Oil firm Surgutneftegas has joined a list of Russian energy companies that are ready to get rid of the US dollar in favor of the euro and other currencies in international settlements, Reuters reports. Read Full Article at RT.com
The Lepai LP2020TI stereo integrated amplifier and a pair of Dayton Audio B652 Air speakers dazzle the Audiophiliac.
Pichai says the idea that Google alters search results to favor a political agenda is «absolutely false.» He also says employees will be held accountable.
US citizens are joining up to save a few bucks on food, but when it concerns unity over affordable healthcare they call it socialism, says Max Keiser of Keiser Report. He thinks they are brainwashed by the mainstream media. Read Full Article at RT.com
He added that the state government was making continuous efforts to uplift the poor and implement welfare measures for them
If you really want a 1.6-liter V6 in your life, this is the only way to get it, unless you buy an actual Formula 1 car.
The picture is becoming clearer regarding the chronic oral pain condition known as Burning Mouth Syndrome, or BMS, which mainly affects women who are middle-aged and older.
Researchers are continuing to make remarkable progress with research focused on autism spectrum disorder (ASD).
Each year, fishermen harvest more than $500 million worth of Atlantic sea scallops from the waters off the east coast of the United States. A new model, however, predicts that those fisheries may potentially be in danger.
Engineering researchers report a method for spraying invisibly thin antennas, made from a type of two-dimensional, metallic material called MXene, that perform as well as those being used in mobile devices, wireless routers and portable transducers.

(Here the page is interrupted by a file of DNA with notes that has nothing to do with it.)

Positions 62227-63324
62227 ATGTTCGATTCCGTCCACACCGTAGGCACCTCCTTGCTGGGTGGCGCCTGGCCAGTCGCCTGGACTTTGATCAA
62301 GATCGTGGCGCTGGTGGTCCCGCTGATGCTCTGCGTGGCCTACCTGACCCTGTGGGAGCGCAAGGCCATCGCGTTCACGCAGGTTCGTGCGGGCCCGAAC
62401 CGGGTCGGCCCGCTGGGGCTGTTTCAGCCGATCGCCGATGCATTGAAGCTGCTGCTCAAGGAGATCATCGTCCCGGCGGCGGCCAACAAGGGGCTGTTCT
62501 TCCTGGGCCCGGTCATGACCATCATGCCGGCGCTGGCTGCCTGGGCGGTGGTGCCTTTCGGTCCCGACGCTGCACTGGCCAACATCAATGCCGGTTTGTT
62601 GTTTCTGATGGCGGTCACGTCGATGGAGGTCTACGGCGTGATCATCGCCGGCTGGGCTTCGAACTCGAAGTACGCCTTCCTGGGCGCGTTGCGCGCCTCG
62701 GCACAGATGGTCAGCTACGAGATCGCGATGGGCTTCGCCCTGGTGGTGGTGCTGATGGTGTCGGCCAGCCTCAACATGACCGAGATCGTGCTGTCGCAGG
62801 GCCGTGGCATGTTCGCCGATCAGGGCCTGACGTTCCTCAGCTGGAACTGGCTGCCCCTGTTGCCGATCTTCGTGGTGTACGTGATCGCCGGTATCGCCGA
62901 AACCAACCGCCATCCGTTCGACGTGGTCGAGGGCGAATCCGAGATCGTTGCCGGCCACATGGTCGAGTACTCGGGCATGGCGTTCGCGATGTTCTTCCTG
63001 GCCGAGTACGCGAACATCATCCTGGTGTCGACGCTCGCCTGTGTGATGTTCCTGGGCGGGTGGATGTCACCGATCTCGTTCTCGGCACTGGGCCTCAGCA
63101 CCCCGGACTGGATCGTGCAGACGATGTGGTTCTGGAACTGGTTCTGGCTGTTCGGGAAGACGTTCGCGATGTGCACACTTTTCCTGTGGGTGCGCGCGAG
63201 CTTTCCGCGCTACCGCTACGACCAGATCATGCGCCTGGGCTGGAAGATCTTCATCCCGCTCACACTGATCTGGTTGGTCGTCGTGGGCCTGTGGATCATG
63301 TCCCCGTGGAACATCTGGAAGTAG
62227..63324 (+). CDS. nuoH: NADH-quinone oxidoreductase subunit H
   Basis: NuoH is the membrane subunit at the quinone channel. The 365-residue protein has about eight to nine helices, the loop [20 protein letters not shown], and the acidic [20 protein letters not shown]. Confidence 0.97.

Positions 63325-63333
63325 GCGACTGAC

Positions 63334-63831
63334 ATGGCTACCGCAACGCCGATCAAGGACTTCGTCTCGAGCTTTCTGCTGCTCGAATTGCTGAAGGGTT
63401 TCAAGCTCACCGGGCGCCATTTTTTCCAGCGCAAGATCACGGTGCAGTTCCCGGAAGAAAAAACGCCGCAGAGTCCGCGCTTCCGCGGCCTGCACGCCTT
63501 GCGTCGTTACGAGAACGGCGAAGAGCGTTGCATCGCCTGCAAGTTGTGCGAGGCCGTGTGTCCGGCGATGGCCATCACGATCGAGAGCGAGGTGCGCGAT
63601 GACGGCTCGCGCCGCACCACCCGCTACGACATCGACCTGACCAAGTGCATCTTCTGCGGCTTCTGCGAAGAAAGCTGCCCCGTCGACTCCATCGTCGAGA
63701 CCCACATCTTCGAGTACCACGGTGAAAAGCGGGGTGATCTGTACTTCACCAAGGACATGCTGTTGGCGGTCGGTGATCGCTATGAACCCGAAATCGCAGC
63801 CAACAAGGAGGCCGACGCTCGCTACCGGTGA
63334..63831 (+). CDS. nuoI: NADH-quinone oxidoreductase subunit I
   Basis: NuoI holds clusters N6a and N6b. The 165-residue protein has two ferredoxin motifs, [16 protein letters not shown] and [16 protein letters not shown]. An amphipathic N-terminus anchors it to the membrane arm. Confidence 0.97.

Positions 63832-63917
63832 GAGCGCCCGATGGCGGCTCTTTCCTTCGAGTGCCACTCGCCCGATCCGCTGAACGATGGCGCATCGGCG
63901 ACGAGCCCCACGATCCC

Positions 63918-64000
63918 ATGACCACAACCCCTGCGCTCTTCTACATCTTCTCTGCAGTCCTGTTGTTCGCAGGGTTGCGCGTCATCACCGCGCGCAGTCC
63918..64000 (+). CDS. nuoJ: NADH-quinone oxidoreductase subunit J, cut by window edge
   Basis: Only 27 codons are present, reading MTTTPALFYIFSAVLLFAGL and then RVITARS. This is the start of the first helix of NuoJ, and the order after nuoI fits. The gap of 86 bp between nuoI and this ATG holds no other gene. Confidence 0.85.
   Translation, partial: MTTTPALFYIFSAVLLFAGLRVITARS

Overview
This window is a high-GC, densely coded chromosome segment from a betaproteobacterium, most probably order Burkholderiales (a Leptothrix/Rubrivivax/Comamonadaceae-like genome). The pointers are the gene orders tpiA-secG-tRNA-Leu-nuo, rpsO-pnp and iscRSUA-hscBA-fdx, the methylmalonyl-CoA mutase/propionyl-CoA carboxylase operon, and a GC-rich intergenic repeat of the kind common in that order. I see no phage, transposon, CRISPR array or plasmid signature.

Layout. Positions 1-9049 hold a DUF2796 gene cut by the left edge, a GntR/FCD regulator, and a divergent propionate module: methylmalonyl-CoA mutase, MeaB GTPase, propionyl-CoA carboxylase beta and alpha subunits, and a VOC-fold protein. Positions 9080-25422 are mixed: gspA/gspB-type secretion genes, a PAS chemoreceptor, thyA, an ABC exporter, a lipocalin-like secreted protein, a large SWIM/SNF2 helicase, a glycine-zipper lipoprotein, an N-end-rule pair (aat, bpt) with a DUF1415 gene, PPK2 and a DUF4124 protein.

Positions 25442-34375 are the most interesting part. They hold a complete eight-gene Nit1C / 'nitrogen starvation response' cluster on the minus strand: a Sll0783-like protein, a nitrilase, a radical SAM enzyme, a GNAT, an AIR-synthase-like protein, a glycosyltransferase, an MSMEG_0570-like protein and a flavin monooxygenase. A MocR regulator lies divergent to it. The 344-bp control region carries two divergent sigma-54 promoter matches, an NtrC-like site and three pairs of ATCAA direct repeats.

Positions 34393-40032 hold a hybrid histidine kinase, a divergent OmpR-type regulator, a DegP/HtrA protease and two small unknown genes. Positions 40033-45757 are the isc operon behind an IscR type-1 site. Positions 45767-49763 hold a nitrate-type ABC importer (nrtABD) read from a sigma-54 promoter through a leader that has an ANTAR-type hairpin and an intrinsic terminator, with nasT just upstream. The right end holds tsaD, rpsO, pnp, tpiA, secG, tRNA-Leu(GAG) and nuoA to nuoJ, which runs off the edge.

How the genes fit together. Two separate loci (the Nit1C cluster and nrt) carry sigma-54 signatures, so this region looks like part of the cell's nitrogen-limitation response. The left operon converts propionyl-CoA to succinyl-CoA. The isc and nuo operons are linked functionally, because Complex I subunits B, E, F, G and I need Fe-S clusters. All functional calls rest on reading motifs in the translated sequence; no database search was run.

Most patients with type 2 diabetes are treated with a 'one-size-fits-all' protocol, but this approach can leave many cases inadequately managed. New work indicates that inherited genetic changes may underlie the variability seen among diabetes patients, with different physiological processes potentially leading to high blood sugar. This work represents a first step toward using genetics to identify subtypes of type 2 diabetes.
Fintech promises to be one of the hottest topics at Disrupt Berlin 2018, and you can take that to the bank — see what we did there? On 29-30 November thousands of attendees will descend on Berlin, and what better way to get your fintech business in front of them than to exhibit in Startup Alley? Oh […]
HONOLULU (AP) - The Latest on the reopening of Hawaii Volcanoes National Park after an eruption that caused widespread damage to infrastructure (all times local): 9 a.m. A national park in Hawaii has reopened after being closed for more than four months because of Kilauea volcano's latest eruption, which caused ...
WASHINGTON (AP) - Congress is preparing to require the Federal Aviation Administration to set new minimum requirements for seats on airplanes. The aim is to give passengers a break from ever-shrinking legroom and cramped quarters. The regulation of seat legroom and width is part of a five-year extension of federal ...
Is Assassination Nation any good? I think it’s very good, but it will definitely be divisive. What’s is it, exactly? The trailers are a bit… obtuse. A searing howl of pent-up adolescent rage […] The post MovieBob Review: ASSASSINATION NATION appeared first on Geek.com.